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Drill discovers major Dry Creek extension


Last updated 10/31/2019 at 2:51pm

White Rock Minerals Ltd.

Drills tap zinc mineralization 200 meters below the deepest previous hole at the Dry Creek deposit on White Rock Minerals' Red Mountain project in Alaska.

White Rock Minerals Ltd. Oct. 29 said the last hole of its 2019 drill program at Red Mountain indicates the potential for significant resource expansion at this zinc-rich volcanogenic massive sulfide project in Interior Alaska.

Two VMS deposits on the Red Mountain property – Dry Creek and West Tundra Flats (WTF) – host 9.1 million metric tons of Australian Joint Ore Reserves Committee- (JORC) compliant inferred resources averaging 5.8 percent (1.17 billion pounds) zinc; 2.6 percent (516 million lb) lead; 0.1 percent (26.5 million lb) copper; 157 grams per metric ton (46.1 million ounces) silver; and 0.9 g/t (260,000 oz) gold.

The Dry Creek deposit hosts roughly 25 percent of this resource in two parallel lenses – Foster and Discovery. Drilling, however, indicates that this deposit could be much larger.

The last hole drilled this year, DC19-96, cut 1.4 meters of massive sulfide mineralization with abundant sphalerite (zinc mineral) more than 200 meters down-dip from the Fosters and Discovery lenses, which host the bulk of the Dry Creek resources. This would more than double the depth of the mineralization in this area of Dry Creek.

The zinc mineralization tapped in DC19-96 is within stratigraphy equivalent to the Fosters lens. Poor ground conditions and winter weather prevented drilling to continue to the stratigraphy where the Discovery lens is expected. This hole, however, did intersect a chert horizon that correlates with the lower Discovery, which indicates the bit was nearing this parallel lens of massive sulfide mineralization when the hole was terminated.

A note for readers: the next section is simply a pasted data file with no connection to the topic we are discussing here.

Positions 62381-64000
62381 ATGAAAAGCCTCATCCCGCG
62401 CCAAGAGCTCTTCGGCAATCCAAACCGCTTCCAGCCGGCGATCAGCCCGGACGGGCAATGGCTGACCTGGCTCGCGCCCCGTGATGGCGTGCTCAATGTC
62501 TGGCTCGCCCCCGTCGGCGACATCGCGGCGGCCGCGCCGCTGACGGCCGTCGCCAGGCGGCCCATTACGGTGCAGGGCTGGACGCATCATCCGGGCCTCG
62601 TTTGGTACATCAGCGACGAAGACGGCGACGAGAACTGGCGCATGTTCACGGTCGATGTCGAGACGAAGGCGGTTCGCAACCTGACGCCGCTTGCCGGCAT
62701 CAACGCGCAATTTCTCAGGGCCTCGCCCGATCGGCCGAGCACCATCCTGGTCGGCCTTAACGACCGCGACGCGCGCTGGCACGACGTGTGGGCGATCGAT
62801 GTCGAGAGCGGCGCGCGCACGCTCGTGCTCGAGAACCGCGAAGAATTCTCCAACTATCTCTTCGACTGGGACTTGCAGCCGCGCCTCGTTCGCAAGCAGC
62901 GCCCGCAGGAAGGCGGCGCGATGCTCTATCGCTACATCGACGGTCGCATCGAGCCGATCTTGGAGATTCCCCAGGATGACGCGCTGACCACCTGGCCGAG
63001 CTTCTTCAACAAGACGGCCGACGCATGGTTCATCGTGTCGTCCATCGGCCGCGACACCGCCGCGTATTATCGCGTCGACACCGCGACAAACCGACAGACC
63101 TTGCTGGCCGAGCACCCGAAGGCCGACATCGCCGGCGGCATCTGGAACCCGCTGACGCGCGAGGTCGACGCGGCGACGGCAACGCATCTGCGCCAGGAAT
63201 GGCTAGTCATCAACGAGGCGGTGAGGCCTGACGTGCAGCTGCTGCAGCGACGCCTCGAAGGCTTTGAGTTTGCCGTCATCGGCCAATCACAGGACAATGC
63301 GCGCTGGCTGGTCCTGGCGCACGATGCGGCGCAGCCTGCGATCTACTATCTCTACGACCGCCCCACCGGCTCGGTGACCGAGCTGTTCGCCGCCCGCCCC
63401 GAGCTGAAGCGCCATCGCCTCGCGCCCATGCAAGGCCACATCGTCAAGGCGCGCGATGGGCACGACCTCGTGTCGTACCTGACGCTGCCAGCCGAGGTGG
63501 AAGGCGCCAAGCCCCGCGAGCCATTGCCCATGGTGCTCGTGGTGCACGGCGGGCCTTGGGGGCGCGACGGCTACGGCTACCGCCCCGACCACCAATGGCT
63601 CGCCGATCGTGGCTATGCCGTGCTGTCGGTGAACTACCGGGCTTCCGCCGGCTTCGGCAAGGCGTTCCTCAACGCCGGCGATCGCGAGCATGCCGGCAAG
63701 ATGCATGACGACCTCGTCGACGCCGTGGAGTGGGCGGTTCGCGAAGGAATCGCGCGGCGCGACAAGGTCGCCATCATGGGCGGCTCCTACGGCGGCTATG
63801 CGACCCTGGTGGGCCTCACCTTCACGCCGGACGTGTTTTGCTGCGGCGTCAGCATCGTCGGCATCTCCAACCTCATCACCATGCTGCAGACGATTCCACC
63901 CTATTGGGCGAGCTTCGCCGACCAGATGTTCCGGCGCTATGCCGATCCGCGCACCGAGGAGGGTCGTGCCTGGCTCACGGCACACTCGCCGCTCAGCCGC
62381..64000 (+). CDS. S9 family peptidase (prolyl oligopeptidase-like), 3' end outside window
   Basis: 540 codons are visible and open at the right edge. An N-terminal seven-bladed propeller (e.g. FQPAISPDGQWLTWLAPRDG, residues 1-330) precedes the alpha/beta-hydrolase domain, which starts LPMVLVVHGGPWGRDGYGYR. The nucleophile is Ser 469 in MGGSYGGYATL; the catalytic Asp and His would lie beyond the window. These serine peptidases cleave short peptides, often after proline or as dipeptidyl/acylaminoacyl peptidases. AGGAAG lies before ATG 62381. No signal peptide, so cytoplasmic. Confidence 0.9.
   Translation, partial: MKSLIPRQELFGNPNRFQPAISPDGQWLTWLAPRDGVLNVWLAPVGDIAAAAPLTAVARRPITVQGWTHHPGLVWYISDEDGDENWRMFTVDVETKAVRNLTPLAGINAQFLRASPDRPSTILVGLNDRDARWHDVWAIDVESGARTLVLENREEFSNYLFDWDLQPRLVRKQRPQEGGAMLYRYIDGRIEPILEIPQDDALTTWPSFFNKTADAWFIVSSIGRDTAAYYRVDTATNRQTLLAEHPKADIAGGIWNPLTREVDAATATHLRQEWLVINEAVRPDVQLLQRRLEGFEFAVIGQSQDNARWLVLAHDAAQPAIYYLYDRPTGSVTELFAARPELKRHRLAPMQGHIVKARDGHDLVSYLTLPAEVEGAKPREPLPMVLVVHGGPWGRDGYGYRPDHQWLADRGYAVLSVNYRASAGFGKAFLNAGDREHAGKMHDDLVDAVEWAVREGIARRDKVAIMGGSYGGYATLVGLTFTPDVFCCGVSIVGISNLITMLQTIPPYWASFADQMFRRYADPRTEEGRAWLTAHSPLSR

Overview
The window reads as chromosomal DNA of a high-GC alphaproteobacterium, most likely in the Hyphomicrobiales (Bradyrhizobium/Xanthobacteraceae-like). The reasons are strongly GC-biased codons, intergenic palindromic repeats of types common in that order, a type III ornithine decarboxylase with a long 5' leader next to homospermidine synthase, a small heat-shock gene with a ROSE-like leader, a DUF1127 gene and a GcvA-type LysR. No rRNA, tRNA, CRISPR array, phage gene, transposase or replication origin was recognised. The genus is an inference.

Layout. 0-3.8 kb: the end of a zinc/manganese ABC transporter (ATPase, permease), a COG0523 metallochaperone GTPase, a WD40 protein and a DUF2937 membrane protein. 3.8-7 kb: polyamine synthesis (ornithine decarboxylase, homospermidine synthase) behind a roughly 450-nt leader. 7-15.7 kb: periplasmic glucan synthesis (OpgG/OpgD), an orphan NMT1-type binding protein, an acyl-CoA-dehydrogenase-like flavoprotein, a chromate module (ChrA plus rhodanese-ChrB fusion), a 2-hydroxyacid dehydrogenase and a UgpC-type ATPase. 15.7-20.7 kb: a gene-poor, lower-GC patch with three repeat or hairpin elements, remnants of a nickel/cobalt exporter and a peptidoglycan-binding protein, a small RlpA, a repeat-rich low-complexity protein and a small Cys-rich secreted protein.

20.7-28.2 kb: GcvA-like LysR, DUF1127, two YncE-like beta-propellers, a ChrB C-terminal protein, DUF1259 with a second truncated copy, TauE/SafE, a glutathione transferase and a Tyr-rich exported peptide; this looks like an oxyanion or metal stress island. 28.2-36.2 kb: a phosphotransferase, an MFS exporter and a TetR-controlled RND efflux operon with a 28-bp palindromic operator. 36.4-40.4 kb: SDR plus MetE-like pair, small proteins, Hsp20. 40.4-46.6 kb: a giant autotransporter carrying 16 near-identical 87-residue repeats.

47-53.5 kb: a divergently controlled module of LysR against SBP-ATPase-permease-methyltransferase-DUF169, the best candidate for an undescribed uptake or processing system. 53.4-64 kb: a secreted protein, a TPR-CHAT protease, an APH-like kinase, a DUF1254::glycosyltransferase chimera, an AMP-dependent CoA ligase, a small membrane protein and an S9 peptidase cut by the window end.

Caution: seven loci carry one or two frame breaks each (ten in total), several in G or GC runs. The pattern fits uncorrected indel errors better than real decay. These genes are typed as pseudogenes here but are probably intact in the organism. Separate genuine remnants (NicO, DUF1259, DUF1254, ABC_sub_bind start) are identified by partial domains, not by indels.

Assays from DC19-96 are pending.

Other holes drilled since the Dry Creek resource was calculated indicate the potential for expansion of the Foster and Discovery lenses.

DC18-77, which encountered the Foster lens during the 2018 drill season, cut 4.26 meters averaging 4.8 percent zinc, 2.3 percent lead, 1,435 g/t (46.1 oz/t) silver, 2.2 g/t gold and 0.5 percent copper – the equivalent of 43.2 percent zinc when accounting for the value of all the metals. This was part of a 9.39-meter intercept that averaged 2.6 percent zinc, 1.3 percent lead, 686 g/t silver, 1.1 g/t gold and 0.3 percent copper, or 21.1 percent zinc-equivalent.

White Rock Minerals Ltd.

Another 2018 hole, DC18-79, cut 4.72 meters averaging 19.5 percent zinc, 7.8 percent lead, 466 g/t silver, 6.9 g/t gold and 1.5 percent copper, or 49.7 percent zinc-equivalent in the Discovery lens. This was part of a 16-meter intercept averaging 6.4 percent zinc, 2.6 percent lead, 152 g/t silver, 2.2 g/t gold and 0.5 percent copper, or 16.1 percent zinc-equivalent.

The high-grade mineralization tapped in both holes was down-dip of the Dry Creek resource.

The high grades tapped below Dry Creek last year and the substantial down-dip extensions encountered in DC19-96 provide White Rock Minerals with a tantalizing resource expansion target at Dry Creek when it returns to Red Mountain in 2020.



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